6 High-Flying Facts about Bald Eagles

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Our national symbol, the bald eagle, begins to think spring earlier than some other animals. This is a great time of year to put your eye to the skies for an opportunity to see this bird soaring above. Here are six facts to keep in mind as you keep watch:

1. They’re picky about where they live
Establishing their territory, which is usually within a 2-mile radius, is quite important. Bald eagles are sensitive to an over-abundance of human activity. They can be deterred from an area if there is too much presence from other eagles as well. Their favorite food is fish, so it is imperative for them to live in close proximity to a waterway.

Bald eagle spotted along the Whitewater River (photo by Jack Sutton)

2. They make seriously huge nests
Once the territory is established, bald eagle pairs will return to the same nest site year after year, and usually to the same mate. Both the female and male assist in nest building and repairs in a unique way. Nesting material is added each year, not taken away, allowing for some pretty large nests. Some weigh in at a ton for long-time pairs!

3. They’re busy parents
Throughout the months of October through December, this bird’s mind is on one thing…love. The female will lay 1–3 eggs in February or March. During this time, there is much to do. Bald eagle parents are busy sharing the incubation duties and, eventually, hunting for food for the young…and themselves. Incubation normally lasts 35 days, meaning the birth day is usually in April. As the rest of nature awakens, food becomes plentiful and more readily accessible. Ice melts, allowing for more efficient hunting. After 10–13 weeks, eaglets are grown enough to leave the nest. Usually, this takes some prodding from mom and dad. The parents are tired by this time and looking for some rest and relaxation. Plus, with the size of the young, there is not much room left in the nest at this point!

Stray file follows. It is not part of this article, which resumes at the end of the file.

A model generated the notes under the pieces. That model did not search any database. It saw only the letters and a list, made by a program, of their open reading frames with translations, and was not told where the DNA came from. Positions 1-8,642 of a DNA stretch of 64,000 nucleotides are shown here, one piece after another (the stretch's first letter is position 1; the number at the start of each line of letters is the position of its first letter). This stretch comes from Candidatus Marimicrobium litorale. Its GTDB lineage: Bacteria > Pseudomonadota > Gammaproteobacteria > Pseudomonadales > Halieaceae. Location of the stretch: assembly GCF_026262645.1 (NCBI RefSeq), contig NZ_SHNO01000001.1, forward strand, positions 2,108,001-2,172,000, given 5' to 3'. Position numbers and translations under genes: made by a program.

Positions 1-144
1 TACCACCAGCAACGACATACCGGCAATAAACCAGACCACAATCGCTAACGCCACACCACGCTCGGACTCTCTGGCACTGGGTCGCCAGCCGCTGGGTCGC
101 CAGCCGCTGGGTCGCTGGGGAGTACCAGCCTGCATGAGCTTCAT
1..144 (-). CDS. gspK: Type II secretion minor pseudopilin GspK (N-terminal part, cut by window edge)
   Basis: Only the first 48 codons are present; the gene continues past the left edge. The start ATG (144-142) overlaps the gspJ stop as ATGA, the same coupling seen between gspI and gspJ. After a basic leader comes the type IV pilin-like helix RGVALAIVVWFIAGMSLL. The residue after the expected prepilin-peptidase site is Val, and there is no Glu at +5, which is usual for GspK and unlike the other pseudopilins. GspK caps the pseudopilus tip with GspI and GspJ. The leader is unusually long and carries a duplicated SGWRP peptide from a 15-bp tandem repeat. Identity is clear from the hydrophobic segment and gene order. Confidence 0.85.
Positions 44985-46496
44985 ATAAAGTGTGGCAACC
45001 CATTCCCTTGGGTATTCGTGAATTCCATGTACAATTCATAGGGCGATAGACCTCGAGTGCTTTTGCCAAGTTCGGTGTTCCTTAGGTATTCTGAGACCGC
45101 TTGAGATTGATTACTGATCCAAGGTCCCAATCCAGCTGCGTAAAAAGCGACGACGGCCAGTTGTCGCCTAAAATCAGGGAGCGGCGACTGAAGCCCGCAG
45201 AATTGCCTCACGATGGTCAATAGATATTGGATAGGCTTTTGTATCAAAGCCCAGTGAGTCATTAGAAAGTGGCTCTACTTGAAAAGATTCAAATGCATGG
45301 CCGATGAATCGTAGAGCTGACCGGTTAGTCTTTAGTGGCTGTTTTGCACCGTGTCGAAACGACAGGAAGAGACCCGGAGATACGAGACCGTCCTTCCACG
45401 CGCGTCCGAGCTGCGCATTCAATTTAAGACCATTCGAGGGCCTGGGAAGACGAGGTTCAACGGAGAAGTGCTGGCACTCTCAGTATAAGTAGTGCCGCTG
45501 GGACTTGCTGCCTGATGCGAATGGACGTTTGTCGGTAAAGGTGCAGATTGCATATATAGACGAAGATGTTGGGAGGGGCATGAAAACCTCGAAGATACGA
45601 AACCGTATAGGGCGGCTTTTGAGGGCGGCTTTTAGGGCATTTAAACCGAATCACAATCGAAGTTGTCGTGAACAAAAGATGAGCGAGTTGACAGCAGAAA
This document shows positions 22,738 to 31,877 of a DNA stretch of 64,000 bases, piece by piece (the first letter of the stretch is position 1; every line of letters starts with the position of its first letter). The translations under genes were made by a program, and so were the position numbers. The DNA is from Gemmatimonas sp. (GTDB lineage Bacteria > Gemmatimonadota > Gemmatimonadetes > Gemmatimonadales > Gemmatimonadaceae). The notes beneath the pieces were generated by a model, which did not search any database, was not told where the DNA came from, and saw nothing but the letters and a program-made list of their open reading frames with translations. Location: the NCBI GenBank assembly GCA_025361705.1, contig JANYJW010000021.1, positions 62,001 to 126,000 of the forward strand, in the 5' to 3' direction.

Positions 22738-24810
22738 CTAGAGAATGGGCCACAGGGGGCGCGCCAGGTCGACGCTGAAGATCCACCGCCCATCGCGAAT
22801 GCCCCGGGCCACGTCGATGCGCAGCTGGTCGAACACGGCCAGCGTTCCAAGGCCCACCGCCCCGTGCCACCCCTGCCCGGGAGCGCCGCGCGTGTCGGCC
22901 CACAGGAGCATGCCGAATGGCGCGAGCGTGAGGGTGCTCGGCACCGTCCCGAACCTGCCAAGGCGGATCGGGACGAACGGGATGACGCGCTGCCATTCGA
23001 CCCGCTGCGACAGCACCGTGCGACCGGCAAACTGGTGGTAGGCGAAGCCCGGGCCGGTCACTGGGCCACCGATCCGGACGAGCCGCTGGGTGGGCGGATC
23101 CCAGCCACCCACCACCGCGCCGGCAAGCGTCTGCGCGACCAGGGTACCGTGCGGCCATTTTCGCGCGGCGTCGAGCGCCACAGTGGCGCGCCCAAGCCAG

A juvenile and an adult bald eagle at Mitchell Memorial Forest

4. They’re more common than they used to be
A great success story, with much credit going to conservation efforts over many years, the bald eagle is no longer on the federal endangered species list. In fact, the federal and state status for the bald eagle is “delisted”. The population will be monitored for the next five years to assure things are stable, but for now things are looking up as groups like Great Parks protect more of the eagles’ habitat, hunting grounds and water.

5. They can pull off some intense aerial acrobats
Bald eagles are serious about guarding their territory. Occasionally, you may see two eagles grappling with their talons in mid-air, as one eagle re-establishes its areas with an outsider eagle. It almost appears they will forget to fly and plummet to the earth, talons locked. Somehow, they have a handle on flight and fight, disengaging at what seems to be a dangerous last-minute moment.

6. You can see them at many Great Parks
Protecting more than 40 miles of local shoreline, Great Parks is known for bald eagle sightings. Eagles have been seen at Campbell Lakes Preserve, Fernbank Park, Kroger Hills, Lake Isabella, Little Miami Golf Course and Otto Armleder Memorial Park. Shawnee Lookout and Miami Whitewater Forest are especially great spots on the west side of town. And with its proximity to the Ohio River, eagles are frequently seen at Woodland Mound in Anderson.

Next time you’re out in the parks, be sure to turn your eyes to the sky. Happy watching!

Amy Smith, Interpreter, Woodland Mound